TUSC: Team Sahlen drops Prototype program for 2014; MacNeil, Keen team up at Alex Job Racing

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The new Prototype class for the TUDOR United SportsCar Championship has taken a blow this weekend, as Team Sahlen has announced that it will not be running its two-car Daytona Prototype program in the TUSC’s inaugural season.

Last month, the team had said it would field the same No. 42 (pictured) and No. 43 BMW/Riley Daytona Prototypes in 2014 that they fielded in the GRAND-AM Rolex Series this past year. Wayne Nonnamaker and Dane Cameron were slated to drive the No. 42, while Joe and Will Nonnamaker were to drive the No. 43.

This past year, Wayne and Cameron logged two Top-5 finishes en route to 10th in the Rolex Series DP championship, with Cameron almost securing a win for the No. 42 at Road America before a gearbox failure knocked him out late. Joe and Will finished 16th in the standings.

“We’re still going to be racing somewhere within the IMSA family, and believe very heavily in the direction the Frances have taken the series,” Will Nonnamaker told RACER Magazine’s Marshall Pruett. “We will be back next year, and will announce those plans in the next few weeks.”

As for where the Sahlen camp will end up in 2014, that remains to be determined.

Cooper MacNeil, who enters the TUSC after winning back-to-back driving titles in the American Le Mans Series’ GTC category, will once again be behind the wheel of the No. 22 Alex Job Racing Porsche next year. But he’ll have a new partner.

Leh Keen, the 2009 GRAND-AM Rolex Series GT champion, is now on board at AJR, replacing Jeroen Bleekemolen as MacNeil’s teammate. Keen and MacNeil worked together during the latter’s 2012 GTC title run, and together, they won three races that season (Lime Rock, Road America, Virginia).

Now, they’ll focus on becoming the first champions from the TUSC’s GT Daytona (GTD) class.

“We get along really well and he’s a damn good driver,” MacNeil said of Keen in a statement. “He helped me win my first championship in 2012 and we will try our best to do the same in 2014.

“At the same time, I’m upset to see Jeroen become my competition, because I really liked him driving with me, not against me. But I wish him the best with Viper.”

As for Keen, he’s happy to be able to continue his history with the AJR camp.

“I really have to thank [sponsor] WeatherTech and Alex for bringing me on board for the full season,” he said. “My history with Alex shows how strong our relationship is and he runs the best program out there.

“Next year will be extremely competitive, but with a car like the new 991, a team like Alex Job Racing, and with Cooper as my co-driver – we have won championships in the past and will be going for the first GTD championship ever.”

Dale Earnhardt Jr. believes Indy 500 should never have guaranteed starting positions

Bruce Martin Photo
Bruce Martin Photo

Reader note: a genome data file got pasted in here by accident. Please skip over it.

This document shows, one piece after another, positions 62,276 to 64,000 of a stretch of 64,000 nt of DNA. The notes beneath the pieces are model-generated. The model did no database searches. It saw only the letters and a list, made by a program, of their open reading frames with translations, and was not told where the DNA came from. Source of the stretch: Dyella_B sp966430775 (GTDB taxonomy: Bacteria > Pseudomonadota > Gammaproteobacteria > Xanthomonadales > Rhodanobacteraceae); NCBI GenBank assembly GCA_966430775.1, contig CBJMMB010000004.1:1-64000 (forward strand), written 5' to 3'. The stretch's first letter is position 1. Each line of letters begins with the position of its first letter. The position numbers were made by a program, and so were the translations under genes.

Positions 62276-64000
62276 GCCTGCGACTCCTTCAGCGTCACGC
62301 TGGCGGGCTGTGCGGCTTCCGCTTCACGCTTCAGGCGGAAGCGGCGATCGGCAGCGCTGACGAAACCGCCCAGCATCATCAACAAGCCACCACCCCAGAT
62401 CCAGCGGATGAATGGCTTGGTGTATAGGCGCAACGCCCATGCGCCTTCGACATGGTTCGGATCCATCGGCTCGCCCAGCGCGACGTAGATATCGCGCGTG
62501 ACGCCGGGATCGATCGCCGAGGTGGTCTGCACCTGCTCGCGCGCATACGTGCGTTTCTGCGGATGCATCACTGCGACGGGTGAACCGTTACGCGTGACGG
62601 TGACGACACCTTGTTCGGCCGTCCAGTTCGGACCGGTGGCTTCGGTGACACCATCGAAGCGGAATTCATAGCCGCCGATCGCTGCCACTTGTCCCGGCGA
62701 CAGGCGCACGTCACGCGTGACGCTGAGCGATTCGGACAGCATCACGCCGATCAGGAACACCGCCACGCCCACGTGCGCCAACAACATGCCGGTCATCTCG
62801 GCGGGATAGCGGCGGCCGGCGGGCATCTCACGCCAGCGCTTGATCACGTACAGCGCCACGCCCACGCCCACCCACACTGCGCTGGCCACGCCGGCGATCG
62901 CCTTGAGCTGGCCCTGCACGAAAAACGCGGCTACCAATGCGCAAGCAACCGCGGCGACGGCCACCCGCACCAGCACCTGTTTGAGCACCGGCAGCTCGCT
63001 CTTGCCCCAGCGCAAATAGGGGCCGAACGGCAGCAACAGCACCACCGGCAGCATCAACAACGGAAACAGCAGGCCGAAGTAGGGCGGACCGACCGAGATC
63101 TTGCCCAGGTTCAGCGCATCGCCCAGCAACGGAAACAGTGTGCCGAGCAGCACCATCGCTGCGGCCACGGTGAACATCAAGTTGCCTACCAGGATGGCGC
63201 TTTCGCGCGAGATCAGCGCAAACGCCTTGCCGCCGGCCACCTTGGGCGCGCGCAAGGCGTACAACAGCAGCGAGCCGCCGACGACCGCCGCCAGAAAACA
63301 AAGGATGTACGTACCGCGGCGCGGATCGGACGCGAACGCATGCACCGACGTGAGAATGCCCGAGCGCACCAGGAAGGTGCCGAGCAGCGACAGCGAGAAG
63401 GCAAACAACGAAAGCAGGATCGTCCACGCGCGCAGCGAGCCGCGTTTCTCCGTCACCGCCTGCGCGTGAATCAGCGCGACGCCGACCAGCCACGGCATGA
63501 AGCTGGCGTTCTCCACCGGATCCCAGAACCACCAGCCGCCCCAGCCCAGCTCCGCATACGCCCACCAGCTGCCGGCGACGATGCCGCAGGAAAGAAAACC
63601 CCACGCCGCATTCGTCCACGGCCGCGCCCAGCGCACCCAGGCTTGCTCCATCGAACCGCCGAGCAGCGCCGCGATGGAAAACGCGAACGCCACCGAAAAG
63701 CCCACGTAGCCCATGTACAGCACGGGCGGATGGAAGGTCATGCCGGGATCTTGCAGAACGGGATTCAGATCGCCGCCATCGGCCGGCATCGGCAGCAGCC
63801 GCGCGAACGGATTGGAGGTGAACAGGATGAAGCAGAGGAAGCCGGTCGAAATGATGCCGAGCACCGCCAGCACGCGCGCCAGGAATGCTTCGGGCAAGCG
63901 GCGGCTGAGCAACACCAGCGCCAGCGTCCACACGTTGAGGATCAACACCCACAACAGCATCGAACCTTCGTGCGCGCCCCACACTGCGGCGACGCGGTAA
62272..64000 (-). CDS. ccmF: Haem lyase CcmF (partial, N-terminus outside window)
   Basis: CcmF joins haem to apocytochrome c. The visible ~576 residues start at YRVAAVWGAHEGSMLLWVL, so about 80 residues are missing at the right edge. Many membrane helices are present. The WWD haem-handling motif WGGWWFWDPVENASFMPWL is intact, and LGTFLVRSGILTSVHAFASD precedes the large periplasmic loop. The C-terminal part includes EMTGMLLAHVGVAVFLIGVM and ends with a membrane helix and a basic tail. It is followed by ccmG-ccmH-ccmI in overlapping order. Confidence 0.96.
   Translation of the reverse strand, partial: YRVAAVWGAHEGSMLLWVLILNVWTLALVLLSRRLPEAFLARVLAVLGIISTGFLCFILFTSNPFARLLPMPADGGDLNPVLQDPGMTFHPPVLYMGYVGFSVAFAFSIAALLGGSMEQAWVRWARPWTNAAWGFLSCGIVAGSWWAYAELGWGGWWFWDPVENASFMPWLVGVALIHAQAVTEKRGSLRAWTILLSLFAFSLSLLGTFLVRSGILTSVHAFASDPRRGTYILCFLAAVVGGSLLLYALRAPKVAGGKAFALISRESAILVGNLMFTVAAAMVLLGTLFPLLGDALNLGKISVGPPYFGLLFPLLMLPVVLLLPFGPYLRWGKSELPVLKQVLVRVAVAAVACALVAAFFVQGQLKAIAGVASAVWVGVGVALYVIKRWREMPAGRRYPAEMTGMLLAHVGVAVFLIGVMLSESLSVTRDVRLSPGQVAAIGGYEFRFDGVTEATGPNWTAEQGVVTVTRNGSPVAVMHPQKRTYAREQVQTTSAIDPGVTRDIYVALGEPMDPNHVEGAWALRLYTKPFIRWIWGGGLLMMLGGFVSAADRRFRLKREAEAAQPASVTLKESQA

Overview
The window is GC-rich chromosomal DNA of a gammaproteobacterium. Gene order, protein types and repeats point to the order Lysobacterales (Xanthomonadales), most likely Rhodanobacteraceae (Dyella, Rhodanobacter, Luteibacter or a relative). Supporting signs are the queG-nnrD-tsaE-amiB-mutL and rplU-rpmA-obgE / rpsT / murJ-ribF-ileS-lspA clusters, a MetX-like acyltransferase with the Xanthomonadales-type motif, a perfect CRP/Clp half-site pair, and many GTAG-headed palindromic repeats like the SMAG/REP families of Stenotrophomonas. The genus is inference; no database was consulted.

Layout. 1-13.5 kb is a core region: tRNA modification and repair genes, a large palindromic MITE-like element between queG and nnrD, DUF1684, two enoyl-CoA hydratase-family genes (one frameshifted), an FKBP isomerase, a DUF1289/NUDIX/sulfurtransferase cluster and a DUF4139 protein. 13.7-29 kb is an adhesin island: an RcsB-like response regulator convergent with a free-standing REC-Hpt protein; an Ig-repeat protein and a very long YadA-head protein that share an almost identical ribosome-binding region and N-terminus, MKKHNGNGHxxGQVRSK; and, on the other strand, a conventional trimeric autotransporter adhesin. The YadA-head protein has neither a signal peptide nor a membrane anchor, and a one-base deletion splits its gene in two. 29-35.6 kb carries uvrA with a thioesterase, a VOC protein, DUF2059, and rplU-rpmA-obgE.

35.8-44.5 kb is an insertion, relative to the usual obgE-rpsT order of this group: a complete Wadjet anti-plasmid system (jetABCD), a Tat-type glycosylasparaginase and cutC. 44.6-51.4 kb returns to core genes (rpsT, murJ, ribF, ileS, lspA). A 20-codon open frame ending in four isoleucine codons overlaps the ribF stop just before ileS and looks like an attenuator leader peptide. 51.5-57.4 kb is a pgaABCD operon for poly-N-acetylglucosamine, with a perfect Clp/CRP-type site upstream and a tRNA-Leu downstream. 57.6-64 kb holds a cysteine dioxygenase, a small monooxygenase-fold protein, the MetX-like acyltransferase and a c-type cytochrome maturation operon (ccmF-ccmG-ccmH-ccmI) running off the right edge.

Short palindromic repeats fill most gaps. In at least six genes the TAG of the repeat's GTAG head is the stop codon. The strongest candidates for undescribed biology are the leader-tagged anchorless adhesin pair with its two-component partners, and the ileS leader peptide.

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INDIANAPOLIS – Like many viewers watching last weekend’s Indianapolis 500 “Bump Day” on NBC, former NASCAR star Dale Earnhardt, Jr. was captivated by the drama.

He also believes INDYCAR should not follow NASCAR’s path of “Chartered Teams” locking up positions in the major races; such as the Daytona 500. That has taken away the excitement and drama of the Daytona Duels.

“Not trying to get myself in the weeds here, but I think Indy could look at the history of NASCAR and how it has changed the excitement for some of the Duels and qualifying,” Earnhardt told NBC Sports.com. “I would not go in that direction. If I was in control of things, I would not pull those levers to have guaranteed spots. The thrill of Bump Day and the battle for the final row, increased the value of Sunday and viewership for Sunday. It taught people about other drivers and teams. We don’t learn those things if you don’t see them going through that battle and experience.

“I thought it was a tremendous win for the people that want to keep things at Indy as they are.”

Earnhardt, who is part of NBC’s crew for Sunday’s telecast of the 103rdIndianapolis 500, believes the way it all played out created a storyline that enhances the interest in the 500-Mile Race.

“I experienced the drama before with Bump Day that has happened here in this race in the past, but I thought it was symbolic with the conversation going on about guaranteed spots,” Earnhardt said. “For the folks who are the traditionalists who believe you have to earn your way in, it was a great day for those folks and their argument. Fernando Alonso and how that story played out and his reaction to not making it, I thought he handled it like the champion he is. All of that was interesting.

“The little teams beating the big teams was pretty cool. It created some really exciting stuff and did nothing but build excitement in the race.

“Even though Alonso is not in the race, I’m just as interested, or more interested, than I was before. Them not being in the race didn’t change it for me. If anything, that whole drama and how it played out made me more excited to see the event.”

Earnhardt is attending his first Indianapolis 500 in person. He will be part of NBC’s Indianapolis 500 Pre-race show along with Mike Tirico and 2005 Indianapolis 500 Rookie of the Year Danica Patrick.

Earnhardt will also drive the Pace Car to lead the 33-car starting lineup to the green flag to start the 103rdIndianapolis 500. The green flag is scheduled to wave at 12:45 p.m. Eastern Time.